1. Compassion, co-suffering, always beats control (which is very ego-serving) hands down in creating a healing environment. Unfortunately our addictive society is soooo dysfunctional that compassionate people are hard-to-find. I learned it through excorcising my own demons and developing a support network of trusted friends. It was not until the middle of my life that I actually began to try to live compassion. But each day brings its own challenges and I hope and pray that each day I am less dysfunctional and more able to share in the passion (suffering) of others. That sharing is really sharing in Christ's passion for His spirit exists in every person. And I do not find it much in the Roman church although it is sometimes talked about in homilies. Little walking the walk and lots of talking the talk, seems to me.

  2. Interesting article. What strikes me immediately is what you mention about growing up in fear and wearing adult masks. That this is the whole crux of the matter to me. Newt strikes me as the third rate scholar as described but he also strikes me as a bully as in the manner he has disposed of his marriages. When the victim of bullying doesn’t care anymore, the bully loses his power, has to walk away.

    That these other losers who strut around the political farmyard of late in cock ready mode is something that sells in base American culture, Cowboy Town USA? That I am reminded of growing up in Philly under the Frank Rizzo regime. That the seething beneath the surface angst of that man smelled of a childhood of fear and possible closeted fed? homophobia. Philly to this day suffers from that regime based on racism and his “I is as igorant as you” stance now a cliché in the hands of amateurs like Christine O’Donnell and her standardized political campaign meme playbook.

    The Reagan phenomenon was not merely that you can hire a polished mask, an actor to rule, the phenomenon was that the actor is not the important part of the equation anymore but - It’s the formula Stupid – It is the Handlers!

    What I see on the right is a greater push to erase the last century that starts with Civil Rights and Womens’ Rights, Sexual Rights etc. Where has the compassion gone? Where have the one time community pillars in the disappeared American Town Square gone who use to set the standards and political attitude, who use to aspire to work for the common good, who used to run for the honor of holding public office? Who once elected did a half decent job. Secret agendas no doubt were served but on a private scale and not a global one.

  3. M.McShea: There's a sentence in the quote which asks the same question. It says something to the effect we seem to lack a responsible governing elite with moral and political autonomy. You are so right with your observation that it's about the system, not the individual actor, which is why our Bishops insist our politicians adhere to the Catholic system rather than show any initiative. Fear is truly fueling our current systems and one of our most powerful systems is that of the bully.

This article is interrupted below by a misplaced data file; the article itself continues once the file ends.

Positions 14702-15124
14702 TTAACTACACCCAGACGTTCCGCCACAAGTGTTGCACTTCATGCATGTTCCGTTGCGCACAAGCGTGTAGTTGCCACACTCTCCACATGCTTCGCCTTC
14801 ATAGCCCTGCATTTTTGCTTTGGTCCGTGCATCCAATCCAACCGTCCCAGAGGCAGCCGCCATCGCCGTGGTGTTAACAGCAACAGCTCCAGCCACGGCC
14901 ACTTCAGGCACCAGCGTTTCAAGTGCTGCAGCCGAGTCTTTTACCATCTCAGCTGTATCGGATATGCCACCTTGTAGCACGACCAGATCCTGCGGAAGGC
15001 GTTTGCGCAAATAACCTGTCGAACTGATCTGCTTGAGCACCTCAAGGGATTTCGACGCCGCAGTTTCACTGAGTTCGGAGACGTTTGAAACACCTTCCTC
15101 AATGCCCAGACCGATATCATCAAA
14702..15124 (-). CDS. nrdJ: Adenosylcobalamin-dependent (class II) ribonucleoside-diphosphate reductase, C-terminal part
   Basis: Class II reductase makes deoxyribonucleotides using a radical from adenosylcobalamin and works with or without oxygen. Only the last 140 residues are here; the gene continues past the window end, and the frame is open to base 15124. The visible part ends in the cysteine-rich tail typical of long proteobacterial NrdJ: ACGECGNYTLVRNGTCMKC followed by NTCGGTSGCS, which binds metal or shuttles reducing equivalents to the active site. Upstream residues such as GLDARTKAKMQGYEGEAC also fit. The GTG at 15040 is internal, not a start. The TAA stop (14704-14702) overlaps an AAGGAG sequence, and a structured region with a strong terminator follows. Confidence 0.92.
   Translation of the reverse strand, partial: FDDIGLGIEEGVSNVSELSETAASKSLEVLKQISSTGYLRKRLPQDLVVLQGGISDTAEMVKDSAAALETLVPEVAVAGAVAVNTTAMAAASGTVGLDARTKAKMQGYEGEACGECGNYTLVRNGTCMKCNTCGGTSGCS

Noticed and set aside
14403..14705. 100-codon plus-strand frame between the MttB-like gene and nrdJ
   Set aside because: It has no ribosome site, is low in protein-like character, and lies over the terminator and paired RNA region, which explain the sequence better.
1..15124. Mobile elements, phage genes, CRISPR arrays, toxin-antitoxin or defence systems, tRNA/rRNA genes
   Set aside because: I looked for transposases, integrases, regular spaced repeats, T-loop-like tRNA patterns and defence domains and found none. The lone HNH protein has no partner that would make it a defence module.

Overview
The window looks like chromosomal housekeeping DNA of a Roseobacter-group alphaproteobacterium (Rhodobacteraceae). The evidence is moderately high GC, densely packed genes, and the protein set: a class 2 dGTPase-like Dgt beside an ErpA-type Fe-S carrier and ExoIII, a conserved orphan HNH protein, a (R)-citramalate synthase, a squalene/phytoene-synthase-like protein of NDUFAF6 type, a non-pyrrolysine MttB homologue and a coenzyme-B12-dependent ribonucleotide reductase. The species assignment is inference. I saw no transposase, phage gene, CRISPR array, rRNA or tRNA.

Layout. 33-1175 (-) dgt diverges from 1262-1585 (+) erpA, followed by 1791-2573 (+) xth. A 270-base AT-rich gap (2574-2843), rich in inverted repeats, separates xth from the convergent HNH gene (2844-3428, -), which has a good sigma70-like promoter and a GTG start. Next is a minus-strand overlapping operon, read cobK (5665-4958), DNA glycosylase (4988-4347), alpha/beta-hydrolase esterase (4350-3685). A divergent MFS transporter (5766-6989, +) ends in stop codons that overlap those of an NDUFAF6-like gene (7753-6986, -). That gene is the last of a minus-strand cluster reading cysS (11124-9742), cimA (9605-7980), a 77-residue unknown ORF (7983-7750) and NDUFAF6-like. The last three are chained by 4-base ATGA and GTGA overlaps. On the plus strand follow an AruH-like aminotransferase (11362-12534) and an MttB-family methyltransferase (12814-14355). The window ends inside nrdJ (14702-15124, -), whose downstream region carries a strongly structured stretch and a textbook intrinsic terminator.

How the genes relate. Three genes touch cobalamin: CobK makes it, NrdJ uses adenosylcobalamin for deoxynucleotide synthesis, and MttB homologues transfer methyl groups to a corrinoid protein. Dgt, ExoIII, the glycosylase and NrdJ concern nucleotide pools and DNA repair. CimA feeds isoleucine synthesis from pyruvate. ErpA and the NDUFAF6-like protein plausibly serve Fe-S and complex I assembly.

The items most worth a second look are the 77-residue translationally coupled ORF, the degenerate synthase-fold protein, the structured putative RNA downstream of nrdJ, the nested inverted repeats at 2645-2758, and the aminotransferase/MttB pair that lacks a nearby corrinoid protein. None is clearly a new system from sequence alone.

Anon, love your comment. I find myself saying those same things all the time to new employees. Compassion is not sympathy. It's connecting with common humanity, and you can't do this well if you refuse to see or deal with your own dysfunction, and as you point out, that process takes a lifetime.

  4. Re: Newt & compassionate conservatism
    What was ever "compassionate" about the conservatism of Newt & the Republican Party in the last twenty or thirty years? What did they do that was ever compassionate? What was the end result of "compassionate conservative" policies and beliefs?

    I do believe that the Spirit comes and goes where it will. It has gone over the heads & not into the hearts of the hierarchy in the RCC who support someone like Newt for their new King in the secular world to help aide them (such as Pilate aided the chief priests in crucifying Jesus) in their quest for power & a theocracy in the USA.

    Do you really think that Newt, when he is courted with "compassion" by the US Bishops/Princes, and when he is offered the crown to his own kingdom that he will likely convert?

    I will not hold my breath waiting for Newt to have an experience of conversion.

    Pardon me if I am a bit cynical.

  5. Unfortunately, I can envision a breathtakingly cynical exercise in which the bishops tacitly endorse Newt as the Great Catholic Political Hope. In the meantime, we are drowning in a tidal wave of meanness and nastiness fueled by the very political actors who are desperate to distract us from the decline and fall of what was once a strong and thriving American middle class and the concomitant rise of a relatively few citizens who are wealthy beyond the dreams of avarice. Newt is one of the very people responsible for said decline and the rise of incivility in our political class. If Newt is what passes for an intellectual today in the GOP, they are in serious trouble.

  6. Anon, I didn't mean to endorse Newt as a compassionate conservative. I stated compassionate conservatism wasn't necessarily and oxymoron.

    Kathy, great comment. I especially love 'drowning in a tidal wave of meanness and nastiness'.

    I keep hoping the fickle and traitorous right will keep dragging down their heroes with feet of clay until they are left with Huntsman, who does seem to have some intelligence. And then of course the Tea Party won't possibly vote for him and Obama wins--and maybe this time actually attempt to legislate from somewhere other than slightly left of Ronnie R.